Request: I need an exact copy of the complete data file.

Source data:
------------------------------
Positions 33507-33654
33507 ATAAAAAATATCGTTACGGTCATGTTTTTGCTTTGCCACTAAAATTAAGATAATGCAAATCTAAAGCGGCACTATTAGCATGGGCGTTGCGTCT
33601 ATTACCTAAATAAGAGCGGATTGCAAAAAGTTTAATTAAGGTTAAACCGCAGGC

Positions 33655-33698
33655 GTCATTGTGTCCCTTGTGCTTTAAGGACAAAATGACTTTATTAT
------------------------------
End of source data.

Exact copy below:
Positions 33507-33654
33507 ATAAAAAATATCGTTACGGTCATGTTTTTGCTTTGCCACTAAAATTAAGATAATGCAAATCTAAAGCGGCACTATTAGCATGGGCGTTGCGTCT
33601 ATTACCTAAATAAGAGCGGATTGCAAAAAGTTTAATTAAGGTTAAACCGCAGGC

Positions 33655-33698
33655 GTCATTGTGTCCCTTGTGCTTTAAGGACAAAATGACTTTATTAT